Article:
African-American History

James Baskett, an African-American actor, was born. From Indianapolis, Indiana, originally a passionate studier of pharmacology, James Baskett had to abandon it due to lack of money. It was then that he perused his untrained dramatic talent. While visiting Chicago, he was lured to the stage and performed under the Salem Whitney and Homer Tutt Troupes before moving to New York to join Bill "Bojangles" Robinson's company. At this time, Baskett quickly established himself as one of the leading black performers in New York and appeared in several of Lew Leslie's annual Blackbird productions.

In California, Baskett met comedian Freeman Gosden of the "Amos 'N' Andy" radio program and invited him to join the cast. Baskett's role as the fast-talking lawyer Gabby Gibson earned him a national reputation and roles in such B-rated movies such as Harlem in Heaven 1932, Straight to Heaven and Policy Man 1938, Comes Midnight 1940, and Revenge of the Zombies 1943. In 1945, Baskett answered an ad to provide the voice of a talking butterfly in Walt Disney's Song of the South. Upon review of his voice, Walt Disney wanted to meet James personally. Not only did he get the part of the butterfly's voice, but also the voice of Brer Fox and as actor the part of Uncle Remus, becoming the first live actor to be hired by Walt Disney.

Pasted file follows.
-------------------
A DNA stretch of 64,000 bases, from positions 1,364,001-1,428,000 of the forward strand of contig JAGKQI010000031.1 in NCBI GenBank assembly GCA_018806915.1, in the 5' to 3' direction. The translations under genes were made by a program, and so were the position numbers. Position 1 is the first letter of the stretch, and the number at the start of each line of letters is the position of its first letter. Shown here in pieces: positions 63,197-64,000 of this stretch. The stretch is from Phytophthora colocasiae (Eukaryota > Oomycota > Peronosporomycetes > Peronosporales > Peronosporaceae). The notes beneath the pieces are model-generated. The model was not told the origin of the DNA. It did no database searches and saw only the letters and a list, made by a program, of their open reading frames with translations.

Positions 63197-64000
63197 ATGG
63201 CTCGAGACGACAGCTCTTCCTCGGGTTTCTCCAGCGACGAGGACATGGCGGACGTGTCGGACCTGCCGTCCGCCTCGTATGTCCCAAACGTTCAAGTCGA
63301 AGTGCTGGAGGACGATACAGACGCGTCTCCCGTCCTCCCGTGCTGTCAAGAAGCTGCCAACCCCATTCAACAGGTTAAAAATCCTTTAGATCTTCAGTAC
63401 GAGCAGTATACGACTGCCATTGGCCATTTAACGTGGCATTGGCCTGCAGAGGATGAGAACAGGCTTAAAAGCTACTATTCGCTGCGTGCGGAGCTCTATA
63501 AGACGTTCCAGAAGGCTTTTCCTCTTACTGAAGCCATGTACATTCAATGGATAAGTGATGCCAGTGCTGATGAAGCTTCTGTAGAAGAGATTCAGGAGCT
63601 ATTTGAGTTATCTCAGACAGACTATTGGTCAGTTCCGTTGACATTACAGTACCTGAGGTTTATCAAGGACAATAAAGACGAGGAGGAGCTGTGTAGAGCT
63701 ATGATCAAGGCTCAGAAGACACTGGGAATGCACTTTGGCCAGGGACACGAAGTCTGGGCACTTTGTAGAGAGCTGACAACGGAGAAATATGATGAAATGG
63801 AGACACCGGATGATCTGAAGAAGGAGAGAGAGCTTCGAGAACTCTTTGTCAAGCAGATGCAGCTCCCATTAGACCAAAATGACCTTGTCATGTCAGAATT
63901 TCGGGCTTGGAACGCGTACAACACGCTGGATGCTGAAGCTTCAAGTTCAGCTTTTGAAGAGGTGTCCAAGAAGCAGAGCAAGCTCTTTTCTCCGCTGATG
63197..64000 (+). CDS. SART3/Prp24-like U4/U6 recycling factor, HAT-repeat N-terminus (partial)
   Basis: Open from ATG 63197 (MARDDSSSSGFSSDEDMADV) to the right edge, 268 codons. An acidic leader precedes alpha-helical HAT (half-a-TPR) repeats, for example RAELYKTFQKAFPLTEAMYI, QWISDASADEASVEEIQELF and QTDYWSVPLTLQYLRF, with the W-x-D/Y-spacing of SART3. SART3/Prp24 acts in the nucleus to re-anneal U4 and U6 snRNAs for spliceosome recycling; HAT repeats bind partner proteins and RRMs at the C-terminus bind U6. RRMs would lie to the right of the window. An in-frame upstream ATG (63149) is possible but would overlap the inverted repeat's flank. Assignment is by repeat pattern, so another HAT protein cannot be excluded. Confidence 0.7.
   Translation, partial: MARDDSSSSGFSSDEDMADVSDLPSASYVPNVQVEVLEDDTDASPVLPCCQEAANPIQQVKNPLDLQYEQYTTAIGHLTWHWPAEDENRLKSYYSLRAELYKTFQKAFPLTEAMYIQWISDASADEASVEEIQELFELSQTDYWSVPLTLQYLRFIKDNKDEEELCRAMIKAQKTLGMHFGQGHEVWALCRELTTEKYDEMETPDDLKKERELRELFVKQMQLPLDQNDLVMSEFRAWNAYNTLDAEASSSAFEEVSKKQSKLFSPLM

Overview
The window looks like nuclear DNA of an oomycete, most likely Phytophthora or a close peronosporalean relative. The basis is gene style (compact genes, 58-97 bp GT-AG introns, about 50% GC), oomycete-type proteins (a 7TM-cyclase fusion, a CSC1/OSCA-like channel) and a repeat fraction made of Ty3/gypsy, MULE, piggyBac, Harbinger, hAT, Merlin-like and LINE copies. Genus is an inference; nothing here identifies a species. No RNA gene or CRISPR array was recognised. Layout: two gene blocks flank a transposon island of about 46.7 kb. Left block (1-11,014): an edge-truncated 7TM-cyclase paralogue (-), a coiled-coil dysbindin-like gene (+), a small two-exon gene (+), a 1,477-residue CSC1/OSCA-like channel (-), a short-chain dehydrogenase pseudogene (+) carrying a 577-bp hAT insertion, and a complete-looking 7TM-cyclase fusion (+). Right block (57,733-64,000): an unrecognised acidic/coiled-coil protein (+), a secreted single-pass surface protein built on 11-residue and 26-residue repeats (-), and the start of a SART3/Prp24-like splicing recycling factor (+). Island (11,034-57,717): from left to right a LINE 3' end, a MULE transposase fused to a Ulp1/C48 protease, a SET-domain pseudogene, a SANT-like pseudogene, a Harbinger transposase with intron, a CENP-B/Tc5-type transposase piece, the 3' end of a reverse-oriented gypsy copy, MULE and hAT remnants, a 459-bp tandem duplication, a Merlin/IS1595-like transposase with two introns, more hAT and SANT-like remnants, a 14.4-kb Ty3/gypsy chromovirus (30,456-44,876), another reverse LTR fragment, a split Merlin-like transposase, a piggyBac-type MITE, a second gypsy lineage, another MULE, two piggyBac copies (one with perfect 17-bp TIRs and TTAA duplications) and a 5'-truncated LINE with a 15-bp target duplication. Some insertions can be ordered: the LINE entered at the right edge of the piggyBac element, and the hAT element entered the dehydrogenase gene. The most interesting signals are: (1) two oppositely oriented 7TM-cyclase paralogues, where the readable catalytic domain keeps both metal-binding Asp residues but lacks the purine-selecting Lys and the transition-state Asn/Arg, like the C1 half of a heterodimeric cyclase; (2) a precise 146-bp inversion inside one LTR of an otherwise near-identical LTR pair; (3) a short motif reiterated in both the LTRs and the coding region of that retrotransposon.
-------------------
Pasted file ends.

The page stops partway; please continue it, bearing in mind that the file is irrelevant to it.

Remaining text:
Baskett's vocal talent was so extensive he even filled in for Johnny Lee, the voice of Brer Rabbit, in the Laughing Place sequence, when he was called away on a USO tour. James Baskett died: July 9, 1948 in Los Angeles, CA., that same year an honorary Academy Award for his role as Uncle Remus was given to him.